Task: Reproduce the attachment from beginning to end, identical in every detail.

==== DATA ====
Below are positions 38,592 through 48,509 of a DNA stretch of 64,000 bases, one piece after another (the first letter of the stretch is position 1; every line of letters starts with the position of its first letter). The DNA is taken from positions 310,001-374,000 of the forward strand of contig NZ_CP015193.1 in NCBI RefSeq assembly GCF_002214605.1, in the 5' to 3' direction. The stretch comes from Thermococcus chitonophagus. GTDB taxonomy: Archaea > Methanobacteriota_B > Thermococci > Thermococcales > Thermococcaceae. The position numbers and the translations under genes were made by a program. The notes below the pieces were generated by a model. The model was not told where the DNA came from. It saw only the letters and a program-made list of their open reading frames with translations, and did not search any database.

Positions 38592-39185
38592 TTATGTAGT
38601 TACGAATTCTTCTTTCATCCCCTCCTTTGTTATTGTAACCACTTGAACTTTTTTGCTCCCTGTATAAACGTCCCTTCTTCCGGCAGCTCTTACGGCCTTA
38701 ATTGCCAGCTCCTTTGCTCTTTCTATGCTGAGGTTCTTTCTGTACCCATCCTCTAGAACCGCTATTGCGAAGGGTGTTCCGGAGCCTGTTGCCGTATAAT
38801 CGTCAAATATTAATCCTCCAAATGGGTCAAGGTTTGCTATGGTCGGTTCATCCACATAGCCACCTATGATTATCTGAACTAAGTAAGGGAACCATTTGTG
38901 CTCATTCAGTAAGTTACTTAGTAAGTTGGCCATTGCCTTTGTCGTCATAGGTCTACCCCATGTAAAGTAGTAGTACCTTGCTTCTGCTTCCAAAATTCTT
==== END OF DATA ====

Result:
Below are positions 38,592 through 48,509 of a DNA stretch of 64,000 bases, one piece after another (the first letter of the stretch is position 1; every line of letters starts with the position of its first letter). The DNA is taken from positions 310,001-374,000 of the forward strand of contig NZ_CP015193.1 in NCBI RefSeq assembly GCF_002214605.1, in the 5' to 3' direction. The stretch comes from Thermococcus chitonophagus. GTDB taxonomy: Archaea > Methanobacteriota_B > Thermococci > Thermococcales > Thermococcaceae. The position numbers and the translations under genes were made by a program. The notes below the pieces were generated by a model. The model was not told where the DNA came from. It saw only the letters and a program-made list of their open reading frames with translations, and did not search any database.

Positions 38592-39185
38592 TTATGTAGT
38601 TACGAATTCTTCTTTCATCCCCTCCTTTGTTATTGTAACCACTTGAACTTTTTTGCTCCCTGTATAAACGTCCCTTCTTCCGGCAGCTCTTACGGCCTTA
38701 ATTGCCAGCTCCTTTGCTCTTTCTATGCTGAGGTTCTTTCTGTACCCATCCTCTAGAACCGCTATTGCGAAGGGTGTTCCGGAGCCTGTTGCCGTATAAT
38801 CGTCAAATATTAATCCTCCAAATGGGTCAAGGTTTGCTATGGTCGGTTCATCCACATAGCCACCTATGATTATCTGAACTAAGTAAGGGAACCATTTGTG
38901 CTCATTCAGTAAGTTACTTAGTAAGTTGGCCATTGCCTTTGTCGTCATAGGTCTACCCCATGTAAAGTAGTAGTACCTTGCTTCTGCTTCCAAAATTCTT